Is Wi-Fi Getting Too Crowded?
May 15, 2002
Some in the world of wireless networks think the 2.4GHz band is being overtaken by other users, both licensed and unlicensed.
Breaker breaker, good buddy. Remember the CB radio -- one of the preeminent fads of the 1970s and 1980s? The communication method of choice for gear-grinders and grandmas may be heading for an update. 802.11b "will end up being the Citizens Band of this era," according to Bay Area Wireless Users Group. Such ubiquity may not be all good, however.
Tim Pozar, spokesman for the San Francisco-based wireless group, says that an influx of myriad wireless makes the unlicensed 2.4GHz spectrum "certainly more unusable."
While the most notable resident of 2.4GHz is wireless networks, the bandwidth is also home to millions of devices ranging from magnetic resonance instruments (MRIs) to microwave ovens. Pozar says 802.11b is also used by cordless phones, home spy cameras -- even industrial paint driers.
"Already many licensed users, such as the microwave video transmission links, that share the band with 802.11b, are finding the band too crowded and are moving off," Pozar says.
A Federal Communications Commission (FCC) spectrum advisory group plans to recommend opening the 2.4 GHz to less interference-prone devices. The move was prompted by complaints from licensed amateur radio users reporting Wi-Fi gadgets interrupting the increasing number of amateur television broadcasts.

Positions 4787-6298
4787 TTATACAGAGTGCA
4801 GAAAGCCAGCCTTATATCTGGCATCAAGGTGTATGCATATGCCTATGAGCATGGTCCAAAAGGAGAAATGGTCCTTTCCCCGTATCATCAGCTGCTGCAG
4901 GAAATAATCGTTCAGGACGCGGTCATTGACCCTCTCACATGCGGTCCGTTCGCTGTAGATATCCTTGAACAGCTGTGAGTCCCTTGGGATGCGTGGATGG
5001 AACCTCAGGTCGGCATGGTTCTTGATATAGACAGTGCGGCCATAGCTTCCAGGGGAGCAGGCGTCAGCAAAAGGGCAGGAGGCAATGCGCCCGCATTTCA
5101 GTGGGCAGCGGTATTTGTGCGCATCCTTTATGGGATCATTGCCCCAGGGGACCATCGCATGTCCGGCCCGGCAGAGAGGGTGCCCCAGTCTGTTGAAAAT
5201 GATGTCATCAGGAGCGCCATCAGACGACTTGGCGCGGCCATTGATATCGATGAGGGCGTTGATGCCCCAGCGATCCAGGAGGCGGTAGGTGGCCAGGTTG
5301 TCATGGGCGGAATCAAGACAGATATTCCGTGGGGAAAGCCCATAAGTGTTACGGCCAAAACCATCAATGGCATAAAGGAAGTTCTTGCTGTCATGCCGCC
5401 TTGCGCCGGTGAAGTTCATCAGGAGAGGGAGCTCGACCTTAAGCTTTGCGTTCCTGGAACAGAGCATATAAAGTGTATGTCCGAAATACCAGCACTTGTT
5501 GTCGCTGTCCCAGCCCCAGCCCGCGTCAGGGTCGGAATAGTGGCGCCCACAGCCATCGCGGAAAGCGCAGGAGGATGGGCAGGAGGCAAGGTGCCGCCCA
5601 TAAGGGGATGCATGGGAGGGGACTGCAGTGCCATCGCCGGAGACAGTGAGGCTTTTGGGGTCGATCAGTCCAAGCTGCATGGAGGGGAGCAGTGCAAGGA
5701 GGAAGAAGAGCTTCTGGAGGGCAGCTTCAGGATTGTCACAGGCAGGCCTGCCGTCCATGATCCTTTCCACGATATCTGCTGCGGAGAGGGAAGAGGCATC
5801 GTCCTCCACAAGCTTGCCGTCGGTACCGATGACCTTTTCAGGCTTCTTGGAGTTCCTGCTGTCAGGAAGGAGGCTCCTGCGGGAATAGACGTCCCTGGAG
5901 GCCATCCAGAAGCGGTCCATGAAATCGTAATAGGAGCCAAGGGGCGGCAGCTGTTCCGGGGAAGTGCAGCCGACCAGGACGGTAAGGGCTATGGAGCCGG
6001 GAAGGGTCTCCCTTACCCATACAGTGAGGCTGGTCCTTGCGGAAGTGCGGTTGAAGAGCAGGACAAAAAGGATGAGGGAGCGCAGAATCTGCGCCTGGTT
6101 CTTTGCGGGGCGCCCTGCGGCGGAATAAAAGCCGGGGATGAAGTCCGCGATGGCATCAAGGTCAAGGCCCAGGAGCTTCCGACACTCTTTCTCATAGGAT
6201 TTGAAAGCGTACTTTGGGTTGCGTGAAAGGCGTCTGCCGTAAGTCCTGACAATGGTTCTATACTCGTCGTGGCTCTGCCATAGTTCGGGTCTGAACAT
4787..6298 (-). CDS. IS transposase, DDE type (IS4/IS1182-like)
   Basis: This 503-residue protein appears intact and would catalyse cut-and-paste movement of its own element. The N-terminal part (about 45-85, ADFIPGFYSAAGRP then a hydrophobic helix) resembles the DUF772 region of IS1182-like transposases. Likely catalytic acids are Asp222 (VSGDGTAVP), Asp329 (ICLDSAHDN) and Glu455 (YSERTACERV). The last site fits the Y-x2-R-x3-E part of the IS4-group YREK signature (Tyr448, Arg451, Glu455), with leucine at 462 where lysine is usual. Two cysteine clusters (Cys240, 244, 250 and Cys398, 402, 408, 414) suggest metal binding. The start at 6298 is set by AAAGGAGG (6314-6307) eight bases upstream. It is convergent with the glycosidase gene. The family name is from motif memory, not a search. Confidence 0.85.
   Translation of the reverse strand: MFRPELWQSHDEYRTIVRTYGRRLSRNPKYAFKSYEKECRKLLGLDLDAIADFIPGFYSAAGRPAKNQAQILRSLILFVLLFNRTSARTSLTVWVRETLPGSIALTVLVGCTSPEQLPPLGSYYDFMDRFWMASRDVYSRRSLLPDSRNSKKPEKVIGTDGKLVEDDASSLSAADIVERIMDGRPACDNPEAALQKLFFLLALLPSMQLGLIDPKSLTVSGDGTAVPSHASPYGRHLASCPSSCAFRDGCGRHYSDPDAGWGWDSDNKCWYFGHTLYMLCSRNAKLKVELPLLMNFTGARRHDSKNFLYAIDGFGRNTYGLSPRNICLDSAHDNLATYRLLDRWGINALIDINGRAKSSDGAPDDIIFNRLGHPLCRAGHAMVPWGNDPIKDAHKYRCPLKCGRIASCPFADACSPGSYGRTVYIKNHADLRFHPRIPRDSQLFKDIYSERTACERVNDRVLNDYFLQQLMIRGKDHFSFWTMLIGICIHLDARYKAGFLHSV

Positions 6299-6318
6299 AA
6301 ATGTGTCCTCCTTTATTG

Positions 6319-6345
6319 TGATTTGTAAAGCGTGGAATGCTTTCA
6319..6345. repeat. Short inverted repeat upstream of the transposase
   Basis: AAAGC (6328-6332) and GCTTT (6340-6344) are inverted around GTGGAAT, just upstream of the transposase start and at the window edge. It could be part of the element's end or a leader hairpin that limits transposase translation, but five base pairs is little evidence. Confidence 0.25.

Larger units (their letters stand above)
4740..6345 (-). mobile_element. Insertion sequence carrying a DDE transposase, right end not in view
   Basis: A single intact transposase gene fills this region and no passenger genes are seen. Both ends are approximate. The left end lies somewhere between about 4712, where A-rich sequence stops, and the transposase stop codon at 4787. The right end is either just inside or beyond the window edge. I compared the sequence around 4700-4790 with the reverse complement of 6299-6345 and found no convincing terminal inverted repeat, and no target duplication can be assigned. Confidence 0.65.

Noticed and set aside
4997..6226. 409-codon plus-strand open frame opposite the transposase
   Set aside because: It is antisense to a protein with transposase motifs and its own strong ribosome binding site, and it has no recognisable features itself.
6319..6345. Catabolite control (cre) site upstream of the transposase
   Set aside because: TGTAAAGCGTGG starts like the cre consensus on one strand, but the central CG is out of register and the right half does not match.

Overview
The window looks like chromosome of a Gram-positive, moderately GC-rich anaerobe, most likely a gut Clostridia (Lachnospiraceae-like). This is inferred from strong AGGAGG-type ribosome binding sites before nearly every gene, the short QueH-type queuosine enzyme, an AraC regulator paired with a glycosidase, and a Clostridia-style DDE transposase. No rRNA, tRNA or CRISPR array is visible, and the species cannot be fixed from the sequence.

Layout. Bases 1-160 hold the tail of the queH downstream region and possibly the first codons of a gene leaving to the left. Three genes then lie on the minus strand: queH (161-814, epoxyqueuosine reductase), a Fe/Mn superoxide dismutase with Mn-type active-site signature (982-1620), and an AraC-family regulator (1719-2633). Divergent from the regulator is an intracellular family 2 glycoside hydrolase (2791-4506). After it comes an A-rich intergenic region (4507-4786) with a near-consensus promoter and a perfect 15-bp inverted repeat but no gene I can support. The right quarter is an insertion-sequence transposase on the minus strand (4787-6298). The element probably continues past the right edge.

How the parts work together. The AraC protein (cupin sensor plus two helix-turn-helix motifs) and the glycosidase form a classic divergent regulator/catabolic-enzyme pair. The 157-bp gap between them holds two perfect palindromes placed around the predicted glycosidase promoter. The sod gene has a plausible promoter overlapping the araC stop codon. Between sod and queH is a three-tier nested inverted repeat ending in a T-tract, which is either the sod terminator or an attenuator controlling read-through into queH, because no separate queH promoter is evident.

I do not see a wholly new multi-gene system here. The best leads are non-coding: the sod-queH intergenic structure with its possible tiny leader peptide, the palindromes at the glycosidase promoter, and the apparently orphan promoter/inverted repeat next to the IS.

"The aggregate noise levels of what the FCC calls 'intentional and unintentional radiators' will increase on the 2.4 GHz [wavelength]," Pozar says.Also a potential threat to any harmony within the 2.4GHz band is Bluetooth, the short-range personal area network technology. Industry market research firm In-Stat/MDR expects 644 million Bluetooth devices will be in use by 2006. Pozar believes Bluetooth's use of Frequency Hopping Spread Spectrum (FHSS) transmission technology may be a larger problem than 802.11b.
FHSS "hops" a signal over more than 75 frequencies. By permitting only devices transmitting at the same time over the same frequency, interference is reduced. Wi-Fi, on the other hand, employing Direct Sequence Spread Spectrum (DSSS), divides data transmitted while duplicating the bits of information, allowing a signal to survive interference.
"Many features that would reduce interference, like frequency coordination and automatic power limits were not built into [Wi-Fi or FCC regulations]," Pozar says. Even 802.11a, with its more expansive 5.8GHz home does not include the features, according to Pozar.
Allen Nogee, a wireless network analyst at In-Stat/MDR, says 802.11b has plenty of room. "Because 802.11b has three channels, I really don't know of many instances where that hasn't been adequate, maybe outside a few corporate installations with very large networks."
Up the West Coast from Pozar in Portland, Oregon, is the Personal Telco Project, another community-based public wireless network. Nigel Ballard, a spokesman for the group, spoke from steamy New Orleans, where the Cable2002 trade show was taking place.
"Thanks to one of the exhibitors leaving their 802.11b access points wide open, I'm able to log onto the net and check my e-mail. Gotta love this technology," Ballard said.
"What's the future?" asked Ballard. "We'll slowly migrate to 802.11g, but there is a ton of life left in 802.11b."